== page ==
We hold that the deficiency, if any, in this instruction, does not constitute plain error under Crim.P. 52(b). Defendant's theory of the case was that he had never seen the victim prior to or at the time of the alleged crimes. He was not arguing that the victim had consented and that there had been no force because of the consent. Furthermore, there was evidence of actual force. Substantial rights of the defendant were not violated by the giving of this instruction.


    The defendant claims that the trial court improperly allowed inadmissible hearsay to be introduced. A month after the crime, the victim again saw the defendant at a coffee house. She called the police; but before they arrived, the defendant had already left. While she was talking with the police officer on the sidewalk, *948 the defendant drove by. The officer testified that she stated to him that she had been raped, and when the defendant drove by, she stated "that's him." The People argue that this testimony was admissible under the excited utterance exception to the hearsay rule.

    The testimony by the police officer was cumulative. The prosecuting witness had already testified that she was raped by the defendant and that she saw the defendant a month later at the coffee house and in the automobile as it drove by while she was talking to the police officer on the sidewalk in front of the coffee house. Thus, even if the evidence does not fall within the hearsay exception, its effect on the jury could be no more than minimal. There is no reversible error here.


    The defendant next argues that certain testimony of the prosecutrix was irrelevant. She testified that after the defendant raped her, the other man raped her and then the defendant again raped her. The defendant contends that the testimony concerning the alleged rape by the other man was irrelevant, and that the court's failure to sustain an objection to it amounts to reversible error. This testimony was relevant to show the entire criminal transaction. See Fitzpatrick v. People, 159 Colo. 485, 412 P.2d 893 (1966).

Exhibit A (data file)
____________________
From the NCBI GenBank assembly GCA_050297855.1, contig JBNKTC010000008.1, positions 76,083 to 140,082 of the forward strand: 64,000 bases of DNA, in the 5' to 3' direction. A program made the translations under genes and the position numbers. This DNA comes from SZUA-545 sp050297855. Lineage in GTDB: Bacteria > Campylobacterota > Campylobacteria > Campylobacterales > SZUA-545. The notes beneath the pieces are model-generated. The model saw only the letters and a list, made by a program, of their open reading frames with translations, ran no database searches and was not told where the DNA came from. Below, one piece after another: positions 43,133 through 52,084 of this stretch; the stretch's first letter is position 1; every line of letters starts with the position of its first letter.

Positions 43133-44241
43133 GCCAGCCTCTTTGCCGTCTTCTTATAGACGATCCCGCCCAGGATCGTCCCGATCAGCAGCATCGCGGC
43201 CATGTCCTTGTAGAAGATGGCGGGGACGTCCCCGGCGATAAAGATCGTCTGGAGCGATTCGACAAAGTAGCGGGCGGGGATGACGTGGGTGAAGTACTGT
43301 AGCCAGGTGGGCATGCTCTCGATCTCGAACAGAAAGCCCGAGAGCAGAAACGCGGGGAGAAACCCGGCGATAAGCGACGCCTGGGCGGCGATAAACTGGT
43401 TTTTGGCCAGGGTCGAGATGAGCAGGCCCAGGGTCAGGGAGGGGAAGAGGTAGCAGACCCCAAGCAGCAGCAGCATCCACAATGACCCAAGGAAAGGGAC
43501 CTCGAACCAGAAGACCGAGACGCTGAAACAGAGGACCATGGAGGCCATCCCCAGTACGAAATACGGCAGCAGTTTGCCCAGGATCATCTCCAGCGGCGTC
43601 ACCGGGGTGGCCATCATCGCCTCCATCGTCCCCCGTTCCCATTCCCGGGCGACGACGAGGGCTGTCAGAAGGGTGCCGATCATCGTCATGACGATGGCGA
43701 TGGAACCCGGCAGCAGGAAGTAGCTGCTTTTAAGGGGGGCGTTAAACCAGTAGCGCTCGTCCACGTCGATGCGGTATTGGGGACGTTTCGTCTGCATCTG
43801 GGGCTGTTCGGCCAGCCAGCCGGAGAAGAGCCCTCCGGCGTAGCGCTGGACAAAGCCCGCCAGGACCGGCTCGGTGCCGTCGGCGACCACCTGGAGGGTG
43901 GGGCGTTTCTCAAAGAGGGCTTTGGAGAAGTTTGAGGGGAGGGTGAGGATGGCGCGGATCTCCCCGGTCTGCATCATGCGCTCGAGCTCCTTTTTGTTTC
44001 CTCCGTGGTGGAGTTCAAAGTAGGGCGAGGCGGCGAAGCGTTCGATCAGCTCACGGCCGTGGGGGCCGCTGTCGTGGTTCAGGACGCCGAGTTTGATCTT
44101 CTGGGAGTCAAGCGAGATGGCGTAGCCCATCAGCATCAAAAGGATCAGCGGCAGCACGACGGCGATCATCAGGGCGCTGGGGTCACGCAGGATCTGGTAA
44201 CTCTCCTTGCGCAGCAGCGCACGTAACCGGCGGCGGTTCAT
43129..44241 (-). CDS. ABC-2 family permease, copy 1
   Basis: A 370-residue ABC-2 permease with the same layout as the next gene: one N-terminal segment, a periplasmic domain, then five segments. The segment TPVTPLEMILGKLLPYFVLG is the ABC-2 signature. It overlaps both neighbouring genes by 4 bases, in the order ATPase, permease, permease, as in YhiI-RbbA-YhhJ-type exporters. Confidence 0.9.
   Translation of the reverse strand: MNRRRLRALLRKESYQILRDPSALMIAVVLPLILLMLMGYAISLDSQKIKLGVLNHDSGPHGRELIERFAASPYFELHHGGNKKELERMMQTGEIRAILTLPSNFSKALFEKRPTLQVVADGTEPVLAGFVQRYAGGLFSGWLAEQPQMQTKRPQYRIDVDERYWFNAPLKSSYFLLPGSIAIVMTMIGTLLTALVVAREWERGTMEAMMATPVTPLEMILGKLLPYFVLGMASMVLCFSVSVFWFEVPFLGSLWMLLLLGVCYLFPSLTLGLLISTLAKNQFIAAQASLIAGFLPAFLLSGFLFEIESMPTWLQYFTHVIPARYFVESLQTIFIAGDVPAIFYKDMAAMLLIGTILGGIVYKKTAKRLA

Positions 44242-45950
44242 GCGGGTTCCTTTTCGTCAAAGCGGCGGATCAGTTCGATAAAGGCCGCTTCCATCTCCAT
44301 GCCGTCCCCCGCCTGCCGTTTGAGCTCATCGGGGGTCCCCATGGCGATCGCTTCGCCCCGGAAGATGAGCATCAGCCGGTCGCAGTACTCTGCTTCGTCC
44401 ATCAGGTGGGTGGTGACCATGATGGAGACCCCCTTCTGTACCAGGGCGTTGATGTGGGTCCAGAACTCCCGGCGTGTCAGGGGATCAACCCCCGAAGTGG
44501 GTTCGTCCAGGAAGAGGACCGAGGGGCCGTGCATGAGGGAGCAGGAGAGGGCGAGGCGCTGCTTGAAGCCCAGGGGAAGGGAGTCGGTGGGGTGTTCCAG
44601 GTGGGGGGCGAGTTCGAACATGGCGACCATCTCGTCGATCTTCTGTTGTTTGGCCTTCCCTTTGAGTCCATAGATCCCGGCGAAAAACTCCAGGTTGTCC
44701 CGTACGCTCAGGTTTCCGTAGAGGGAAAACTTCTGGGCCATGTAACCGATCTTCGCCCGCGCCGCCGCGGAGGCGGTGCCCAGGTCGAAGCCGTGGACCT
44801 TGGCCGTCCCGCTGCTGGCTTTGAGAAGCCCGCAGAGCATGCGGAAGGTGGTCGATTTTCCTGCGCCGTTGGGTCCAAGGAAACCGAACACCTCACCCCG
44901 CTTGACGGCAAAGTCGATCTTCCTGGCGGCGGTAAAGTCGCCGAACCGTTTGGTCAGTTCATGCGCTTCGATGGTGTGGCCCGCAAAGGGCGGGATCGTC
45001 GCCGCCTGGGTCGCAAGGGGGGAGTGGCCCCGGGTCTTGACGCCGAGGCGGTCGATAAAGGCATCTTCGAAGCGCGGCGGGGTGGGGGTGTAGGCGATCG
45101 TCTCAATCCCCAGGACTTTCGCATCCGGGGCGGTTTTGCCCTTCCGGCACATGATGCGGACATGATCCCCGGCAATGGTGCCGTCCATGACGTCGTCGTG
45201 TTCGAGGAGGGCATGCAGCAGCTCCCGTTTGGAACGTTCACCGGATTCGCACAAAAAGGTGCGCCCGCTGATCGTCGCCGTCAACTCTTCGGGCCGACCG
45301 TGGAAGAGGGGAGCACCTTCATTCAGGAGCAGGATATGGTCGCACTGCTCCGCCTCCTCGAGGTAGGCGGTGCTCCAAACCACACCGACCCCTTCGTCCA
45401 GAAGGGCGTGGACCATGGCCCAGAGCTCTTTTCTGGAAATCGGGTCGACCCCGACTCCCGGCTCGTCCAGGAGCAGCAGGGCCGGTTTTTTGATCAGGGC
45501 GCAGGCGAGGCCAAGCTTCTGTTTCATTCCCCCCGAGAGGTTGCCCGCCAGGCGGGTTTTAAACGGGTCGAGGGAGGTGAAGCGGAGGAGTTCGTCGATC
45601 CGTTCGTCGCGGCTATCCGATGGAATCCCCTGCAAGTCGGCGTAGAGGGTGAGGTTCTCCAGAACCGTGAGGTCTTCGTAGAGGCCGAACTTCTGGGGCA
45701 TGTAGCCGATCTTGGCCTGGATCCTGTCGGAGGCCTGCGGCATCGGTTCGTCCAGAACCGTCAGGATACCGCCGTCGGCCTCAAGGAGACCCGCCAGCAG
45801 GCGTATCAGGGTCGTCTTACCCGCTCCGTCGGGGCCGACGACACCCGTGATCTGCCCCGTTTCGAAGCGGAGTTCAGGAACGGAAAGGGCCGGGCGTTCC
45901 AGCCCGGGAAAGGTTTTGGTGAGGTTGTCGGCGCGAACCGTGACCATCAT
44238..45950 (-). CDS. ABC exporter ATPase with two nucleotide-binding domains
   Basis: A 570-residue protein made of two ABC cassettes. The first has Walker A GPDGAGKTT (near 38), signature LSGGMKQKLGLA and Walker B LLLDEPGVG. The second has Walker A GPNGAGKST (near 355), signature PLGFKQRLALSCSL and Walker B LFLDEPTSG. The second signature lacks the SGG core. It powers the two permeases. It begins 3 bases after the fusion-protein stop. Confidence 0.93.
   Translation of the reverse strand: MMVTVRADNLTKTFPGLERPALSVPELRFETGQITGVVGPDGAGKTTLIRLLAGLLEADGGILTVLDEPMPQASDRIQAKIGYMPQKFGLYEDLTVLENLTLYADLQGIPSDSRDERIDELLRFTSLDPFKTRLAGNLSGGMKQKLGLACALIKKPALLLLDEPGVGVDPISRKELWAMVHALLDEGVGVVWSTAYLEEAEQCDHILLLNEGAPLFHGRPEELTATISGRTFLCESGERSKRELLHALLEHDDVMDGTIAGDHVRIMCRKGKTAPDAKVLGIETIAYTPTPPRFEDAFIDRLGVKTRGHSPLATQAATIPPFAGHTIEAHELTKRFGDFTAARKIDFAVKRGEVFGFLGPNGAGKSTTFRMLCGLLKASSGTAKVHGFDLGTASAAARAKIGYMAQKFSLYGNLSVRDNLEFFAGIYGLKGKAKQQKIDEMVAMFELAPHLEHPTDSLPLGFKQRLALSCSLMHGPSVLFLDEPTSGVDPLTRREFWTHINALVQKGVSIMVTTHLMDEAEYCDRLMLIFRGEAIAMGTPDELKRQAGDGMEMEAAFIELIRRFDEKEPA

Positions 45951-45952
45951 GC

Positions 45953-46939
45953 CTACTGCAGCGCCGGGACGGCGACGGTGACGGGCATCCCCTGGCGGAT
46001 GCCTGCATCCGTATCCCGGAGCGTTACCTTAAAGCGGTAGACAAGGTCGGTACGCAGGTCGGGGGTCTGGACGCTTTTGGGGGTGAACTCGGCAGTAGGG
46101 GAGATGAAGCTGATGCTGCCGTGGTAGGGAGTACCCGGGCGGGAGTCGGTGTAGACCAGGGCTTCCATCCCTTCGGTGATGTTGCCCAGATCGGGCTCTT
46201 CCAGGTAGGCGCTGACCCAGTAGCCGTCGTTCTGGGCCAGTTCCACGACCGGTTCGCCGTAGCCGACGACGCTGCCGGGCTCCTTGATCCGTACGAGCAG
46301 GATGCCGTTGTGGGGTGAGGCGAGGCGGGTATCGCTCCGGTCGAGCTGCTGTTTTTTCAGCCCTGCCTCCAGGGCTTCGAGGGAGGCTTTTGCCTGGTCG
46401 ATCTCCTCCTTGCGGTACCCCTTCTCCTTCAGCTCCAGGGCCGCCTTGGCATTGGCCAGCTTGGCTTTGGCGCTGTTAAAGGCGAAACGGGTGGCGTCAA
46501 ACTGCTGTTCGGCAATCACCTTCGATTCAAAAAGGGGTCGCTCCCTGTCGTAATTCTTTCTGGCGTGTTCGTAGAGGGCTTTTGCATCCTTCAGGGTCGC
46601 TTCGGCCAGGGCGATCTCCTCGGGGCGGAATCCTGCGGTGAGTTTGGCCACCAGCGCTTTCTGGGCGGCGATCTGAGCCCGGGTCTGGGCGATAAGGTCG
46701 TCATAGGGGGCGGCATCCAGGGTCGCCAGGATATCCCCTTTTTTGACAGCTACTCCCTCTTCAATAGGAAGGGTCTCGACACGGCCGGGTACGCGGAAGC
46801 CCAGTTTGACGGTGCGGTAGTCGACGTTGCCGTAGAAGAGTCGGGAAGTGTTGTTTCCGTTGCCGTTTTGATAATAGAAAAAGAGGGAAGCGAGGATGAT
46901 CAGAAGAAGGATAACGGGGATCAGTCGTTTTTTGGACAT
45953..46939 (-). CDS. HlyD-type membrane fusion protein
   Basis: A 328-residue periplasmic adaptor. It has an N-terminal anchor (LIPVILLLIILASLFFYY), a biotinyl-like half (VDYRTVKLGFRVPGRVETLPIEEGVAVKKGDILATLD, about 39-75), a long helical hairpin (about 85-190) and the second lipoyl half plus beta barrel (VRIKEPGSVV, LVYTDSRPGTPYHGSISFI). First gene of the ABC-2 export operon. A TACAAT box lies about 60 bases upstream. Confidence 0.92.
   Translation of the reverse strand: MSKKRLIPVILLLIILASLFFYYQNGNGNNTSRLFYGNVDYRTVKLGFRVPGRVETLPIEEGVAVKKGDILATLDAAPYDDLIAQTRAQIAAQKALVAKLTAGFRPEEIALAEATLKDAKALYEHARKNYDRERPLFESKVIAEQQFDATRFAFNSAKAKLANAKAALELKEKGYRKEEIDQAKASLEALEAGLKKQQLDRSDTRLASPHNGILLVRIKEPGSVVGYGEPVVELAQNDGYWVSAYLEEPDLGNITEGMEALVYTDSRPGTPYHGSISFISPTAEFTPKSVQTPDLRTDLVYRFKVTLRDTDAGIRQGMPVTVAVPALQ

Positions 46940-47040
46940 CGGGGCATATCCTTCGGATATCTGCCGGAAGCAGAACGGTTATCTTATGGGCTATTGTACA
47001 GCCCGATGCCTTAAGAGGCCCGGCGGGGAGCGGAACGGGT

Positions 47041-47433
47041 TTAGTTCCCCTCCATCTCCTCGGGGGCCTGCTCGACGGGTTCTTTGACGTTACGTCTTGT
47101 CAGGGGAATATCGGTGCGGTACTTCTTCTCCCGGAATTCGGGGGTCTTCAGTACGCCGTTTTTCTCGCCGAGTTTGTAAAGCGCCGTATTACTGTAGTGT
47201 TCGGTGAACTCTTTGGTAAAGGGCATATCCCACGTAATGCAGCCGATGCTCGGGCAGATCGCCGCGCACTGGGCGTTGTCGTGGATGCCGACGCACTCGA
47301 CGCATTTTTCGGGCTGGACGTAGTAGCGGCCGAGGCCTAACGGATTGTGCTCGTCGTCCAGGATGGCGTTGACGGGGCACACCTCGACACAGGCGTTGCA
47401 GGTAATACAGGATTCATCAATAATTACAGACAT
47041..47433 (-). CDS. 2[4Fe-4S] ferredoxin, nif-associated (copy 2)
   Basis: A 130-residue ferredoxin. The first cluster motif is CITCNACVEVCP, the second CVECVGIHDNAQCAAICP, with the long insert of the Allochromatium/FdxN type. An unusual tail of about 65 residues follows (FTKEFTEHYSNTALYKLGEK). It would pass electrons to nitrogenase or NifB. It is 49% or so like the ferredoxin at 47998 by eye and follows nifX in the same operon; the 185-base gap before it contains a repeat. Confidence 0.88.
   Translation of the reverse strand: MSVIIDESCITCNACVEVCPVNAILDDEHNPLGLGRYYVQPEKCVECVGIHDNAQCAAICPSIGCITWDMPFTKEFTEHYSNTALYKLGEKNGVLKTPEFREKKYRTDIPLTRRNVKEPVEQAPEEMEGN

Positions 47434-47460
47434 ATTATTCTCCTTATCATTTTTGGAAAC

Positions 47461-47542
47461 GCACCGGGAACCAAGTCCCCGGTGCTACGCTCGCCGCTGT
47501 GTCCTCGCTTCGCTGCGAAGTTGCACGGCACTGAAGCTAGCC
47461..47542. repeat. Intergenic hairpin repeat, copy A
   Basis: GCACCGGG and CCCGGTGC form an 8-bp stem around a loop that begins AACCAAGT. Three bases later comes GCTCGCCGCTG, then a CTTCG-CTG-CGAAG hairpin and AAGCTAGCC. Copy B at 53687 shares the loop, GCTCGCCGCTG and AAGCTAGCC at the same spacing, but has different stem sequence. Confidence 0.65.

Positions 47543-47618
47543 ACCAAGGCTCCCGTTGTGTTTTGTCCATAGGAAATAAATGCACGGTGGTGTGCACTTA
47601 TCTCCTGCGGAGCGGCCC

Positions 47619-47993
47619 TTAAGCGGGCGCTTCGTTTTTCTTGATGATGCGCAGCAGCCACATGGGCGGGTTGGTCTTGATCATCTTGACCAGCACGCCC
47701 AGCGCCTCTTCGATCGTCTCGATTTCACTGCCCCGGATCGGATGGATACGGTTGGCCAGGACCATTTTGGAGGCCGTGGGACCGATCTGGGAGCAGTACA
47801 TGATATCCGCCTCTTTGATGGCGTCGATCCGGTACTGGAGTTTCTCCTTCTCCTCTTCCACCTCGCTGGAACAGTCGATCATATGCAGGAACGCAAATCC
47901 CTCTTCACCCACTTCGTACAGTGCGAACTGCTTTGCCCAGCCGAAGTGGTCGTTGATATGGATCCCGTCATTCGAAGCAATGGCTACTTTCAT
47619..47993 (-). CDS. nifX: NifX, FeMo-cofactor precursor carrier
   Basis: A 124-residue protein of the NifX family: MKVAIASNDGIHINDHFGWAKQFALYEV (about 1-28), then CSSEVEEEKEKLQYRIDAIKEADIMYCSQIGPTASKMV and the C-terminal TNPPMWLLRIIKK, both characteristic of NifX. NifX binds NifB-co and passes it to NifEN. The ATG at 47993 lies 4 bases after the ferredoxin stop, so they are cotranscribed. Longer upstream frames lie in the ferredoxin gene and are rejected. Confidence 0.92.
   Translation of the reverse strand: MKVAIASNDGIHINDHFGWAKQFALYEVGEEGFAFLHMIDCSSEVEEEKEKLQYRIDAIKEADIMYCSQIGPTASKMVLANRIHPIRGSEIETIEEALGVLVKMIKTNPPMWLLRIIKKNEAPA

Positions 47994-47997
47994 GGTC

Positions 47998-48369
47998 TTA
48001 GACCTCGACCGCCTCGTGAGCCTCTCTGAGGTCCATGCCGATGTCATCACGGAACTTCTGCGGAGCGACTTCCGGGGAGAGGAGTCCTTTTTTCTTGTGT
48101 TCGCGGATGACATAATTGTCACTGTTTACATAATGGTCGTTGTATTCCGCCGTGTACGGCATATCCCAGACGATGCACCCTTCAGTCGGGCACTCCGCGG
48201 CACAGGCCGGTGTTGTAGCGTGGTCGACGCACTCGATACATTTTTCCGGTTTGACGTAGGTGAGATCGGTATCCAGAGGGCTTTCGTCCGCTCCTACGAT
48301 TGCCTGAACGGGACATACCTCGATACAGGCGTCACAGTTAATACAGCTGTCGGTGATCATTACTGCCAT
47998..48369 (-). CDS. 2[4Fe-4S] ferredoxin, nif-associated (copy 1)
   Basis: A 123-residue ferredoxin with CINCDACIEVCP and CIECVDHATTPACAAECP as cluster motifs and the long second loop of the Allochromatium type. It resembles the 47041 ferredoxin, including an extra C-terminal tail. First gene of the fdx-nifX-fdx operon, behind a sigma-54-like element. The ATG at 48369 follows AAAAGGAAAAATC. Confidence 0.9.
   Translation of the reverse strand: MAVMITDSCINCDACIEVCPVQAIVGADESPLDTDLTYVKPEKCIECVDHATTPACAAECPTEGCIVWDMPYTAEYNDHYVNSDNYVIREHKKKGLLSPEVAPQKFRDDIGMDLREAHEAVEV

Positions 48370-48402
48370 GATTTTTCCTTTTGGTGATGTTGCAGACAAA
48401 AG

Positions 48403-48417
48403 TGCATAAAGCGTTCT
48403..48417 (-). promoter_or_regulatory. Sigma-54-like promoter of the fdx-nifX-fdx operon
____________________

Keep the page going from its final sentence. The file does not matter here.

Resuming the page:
The defendant states that he was denied a speedy trial in violation of Crim.P. 48(b). Defendant raises this argument for the first time on appeal. We have previously held that the defendant can waive his constitutional and statutory right to a speedy trial by his failure to make a timely objection. Valdez v. People, 174 Colo. 268, 483 P.2d 1333 (1971). Thus, we do not reach the question of whether the delay here exceeded constitutional or statutory standards.


    The defendant maintains that the two consecutive sentences of 90 years to life constitute cruel and unusual punishment. We have previously held that where the sentence imposed does not exceed the statutory limits and does not shock the conscience of the court, it does not constitute cruel and unusual punishment. Austin v. Denver, 170 Colo. 448, 462 P.2d 600 (1969). The sentence here as to each count was a valid and legal sentence; however, since the acts as alleged in both counts of the information—under the evidence as adduced—were a part of a single transaction, concurrent sentencing, is therefore required. Maynes v. People, 169 Colo. 186, 454 P.2d 797 (1969). We note that the attorney general in his brief takes a like position.

    The judgment of conviction is affirmed. The consecutive sentences are ordered vacated. The case is remanded solely for the purpose of resentencing consonant with the views expressed herein.

    PRINGLE, C.J., and GROVES, J., do not participate.